2017 has been a banner year for IP litigation in Canada. A series of recent cases, from big trials to precedent-setting appeals before the Supreme Court, have garnered international attention from IP owners. With these decisions, changes in law, and improved court procedures for assisting litigants in getting to trial efficiently and in obtaining interlocutory remedies more quickly, Canada is proving to be an extremely attractive jurisdiction for the protection and enforcement of intellectual property rights.
In AstraZeneca v Apotex1, the Supreme Court of Canada abolished the controversial "promise of the patent" doctrine, under which patentees had to prove that the claimed invention was useful for any "promised" uses found in the specification. This judge-made doctrine had been invoked to invalidate numerous patents over the past decade, and even resulted in a trade dispute between Eli Lilly and Canada under NAFTA's investor-state arbitration regime2. For years, patentees have argued that the doctrine was arbitrary and inconsistent, often resulting in invalidation of patents that were upheld elsewhere. Finally, in June 2017, the Supreme Court unanimously abolished the doctrine, holding that patentees need only establish a "scintilla" of utility relating to the subject-matter of the invention. The decision was a victory for AstraZeneca (whose patent for its blockbuster gastrointestinal drug Nexium was declared valid), but also for patentees, as the Canadian standard of utility has now been brought closer to other jurisdictions in respect of applicable utility requirements for patentability.
In the case of Nintendo v King3, the Federal Court of Canada had occasion to consider and apply the technological protection measure (TPM) circumvention provisions in the Copyright Act, which had yet to be substantively interpreted since the provisions were enacted in 2012. The Court held that the defendants' sale and installation of mod chips and game copier devices which circumvented Nintendo's TPMs – thereby enabling users to play unauthorized copies of video games – constituted circumvention acts which were prohibited under the Copyright Act. The Court awarded Nintendo C$12.8 million in statutory damages, calculated based on the number of works which were protected by the TPMs. The decision sets a strong precedent, particularly for the protection of distribution of copyrighted content over proprietary platforms.
In a recent high-profile case, Diageo v Heaven Hill4, Diageo was successful in asserting its Captain Morgan trademark and trade dress over its bottled rum against the defendant's Admiral Nelson's brand of rum products. The Court found that the famous Captain Morgan character had accrued significant goodwill in the marketplace, and that the defendant's use of a similar looking character and imagery (an admiral in front of a sailing ship) and a similarly shaped bottle and label constituted passing off even though the defendant's product prominently displayed the brand Admiral Nelson's. The Court also found that the defendant's marketing and sale of Admiral Nelson's brand of rum was an infringement of the plaintiff's registered trademarks for the Captain Morgan character and label, and that the defendant's actions resulted in deprecation of goodwill on those trademarks. This decision is a reminder of the benefits of trademark registrations in key character and label elements used on product packaging, and is the latest example of Canadian courts willing to protect trade dress and goodwill.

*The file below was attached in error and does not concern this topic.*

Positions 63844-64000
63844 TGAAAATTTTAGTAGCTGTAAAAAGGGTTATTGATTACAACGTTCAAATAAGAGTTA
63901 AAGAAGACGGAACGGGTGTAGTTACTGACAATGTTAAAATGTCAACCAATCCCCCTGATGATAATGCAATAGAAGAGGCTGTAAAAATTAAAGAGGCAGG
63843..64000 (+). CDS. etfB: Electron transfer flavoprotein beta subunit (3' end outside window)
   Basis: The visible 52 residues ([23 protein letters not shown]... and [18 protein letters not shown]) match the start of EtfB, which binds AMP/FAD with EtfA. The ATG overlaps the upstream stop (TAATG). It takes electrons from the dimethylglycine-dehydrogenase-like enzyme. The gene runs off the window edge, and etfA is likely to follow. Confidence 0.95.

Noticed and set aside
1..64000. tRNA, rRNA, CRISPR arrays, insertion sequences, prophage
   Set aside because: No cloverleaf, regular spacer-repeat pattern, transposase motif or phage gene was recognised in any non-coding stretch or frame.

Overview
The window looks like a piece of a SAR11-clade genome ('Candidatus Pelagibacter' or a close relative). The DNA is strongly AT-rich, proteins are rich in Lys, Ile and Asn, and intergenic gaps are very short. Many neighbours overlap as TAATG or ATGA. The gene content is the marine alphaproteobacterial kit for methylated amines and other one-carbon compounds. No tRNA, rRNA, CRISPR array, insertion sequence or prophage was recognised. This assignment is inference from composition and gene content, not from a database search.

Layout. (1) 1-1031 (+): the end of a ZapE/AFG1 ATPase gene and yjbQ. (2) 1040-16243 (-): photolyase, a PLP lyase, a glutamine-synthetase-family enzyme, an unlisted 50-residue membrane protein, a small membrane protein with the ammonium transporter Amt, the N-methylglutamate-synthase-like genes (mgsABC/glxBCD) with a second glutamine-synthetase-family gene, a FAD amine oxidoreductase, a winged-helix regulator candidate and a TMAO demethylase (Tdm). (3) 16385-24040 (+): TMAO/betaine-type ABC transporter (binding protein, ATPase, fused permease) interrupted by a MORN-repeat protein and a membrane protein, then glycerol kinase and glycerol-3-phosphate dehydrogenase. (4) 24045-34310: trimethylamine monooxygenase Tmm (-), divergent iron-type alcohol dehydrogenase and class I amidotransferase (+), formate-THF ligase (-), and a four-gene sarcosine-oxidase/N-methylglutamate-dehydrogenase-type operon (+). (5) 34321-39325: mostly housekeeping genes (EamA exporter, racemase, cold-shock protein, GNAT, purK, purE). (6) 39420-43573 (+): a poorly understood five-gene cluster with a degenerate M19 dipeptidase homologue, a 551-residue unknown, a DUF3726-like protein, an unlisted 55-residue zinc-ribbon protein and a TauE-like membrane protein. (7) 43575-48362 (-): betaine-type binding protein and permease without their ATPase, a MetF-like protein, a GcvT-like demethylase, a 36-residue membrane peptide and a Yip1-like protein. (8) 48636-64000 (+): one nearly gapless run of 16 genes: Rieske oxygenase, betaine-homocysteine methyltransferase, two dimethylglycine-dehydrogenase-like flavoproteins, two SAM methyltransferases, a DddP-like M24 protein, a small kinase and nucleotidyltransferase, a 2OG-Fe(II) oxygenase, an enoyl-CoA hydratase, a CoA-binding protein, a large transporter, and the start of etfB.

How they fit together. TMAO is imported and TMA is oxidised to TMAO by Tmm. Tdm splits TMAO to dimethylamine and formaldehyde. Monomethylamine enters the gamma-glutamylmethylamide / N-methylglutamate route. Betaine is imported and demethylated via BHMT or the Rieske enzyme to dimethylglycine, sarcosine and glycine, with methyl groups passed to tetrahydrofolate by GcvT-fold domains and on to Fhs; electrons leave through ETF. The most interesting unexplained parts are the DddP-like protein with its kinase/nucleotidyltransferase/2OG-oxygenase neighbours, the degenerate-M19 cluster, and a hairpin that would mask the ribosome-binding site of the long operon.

These substantive legal developments are bolstered by a recent string of decisions in which Canadian courts awarded substantial and effective remedies.
In Dow v Nova5, a record amount was awarded in a patent infringement lawsuit involving polymers used in heavy plastic bags, pallet wrapping and food packaging. Dow, the successful plaintiff, elected to recover the defendant's infringing profits as opposed to damages from lost sales, as is often permitted in IP matters in Canada. In this case, the Court also awarded an amount for infringing activity that took place after the publication of the patent application but in advance of the patent issuing, and an amount representing the springboard profits enjoyed by the defendant following expiry of the patent as a result of the defendant's infringing activity prior to expiry. After a reference on quantification, Dow was awarded C$645 million, including pre-judgment interest which was calculated based on a profits-on-profits approach.
Punitive damages are also available in IP litigation under the right circumstances. In the aforementioned Nintendo v King decision, the Court awarded $1 million in punitive damages against the corporate defendant based on the evidence of the scale of infringing activity and selfpromotion as the "#1" source for the circumvention devices, having regard to the need to deter this type of large scale commercial unlawful activity. In another recent case, Airbus Helicopters v Bell Helicopter6, a patent infringement case about helicopter landing gears, the Federal Court awarded $1 million in punitive damages based on "deliberate and outrageous" conduct of the defendant in wilfully infringing the plaintiff's patent. The punitive damage award was particularly notable because it tripled the total damages award (the Court having found that only C$500,000 should be awarded as compensatory damages based on a hypothetical royalty between the parties).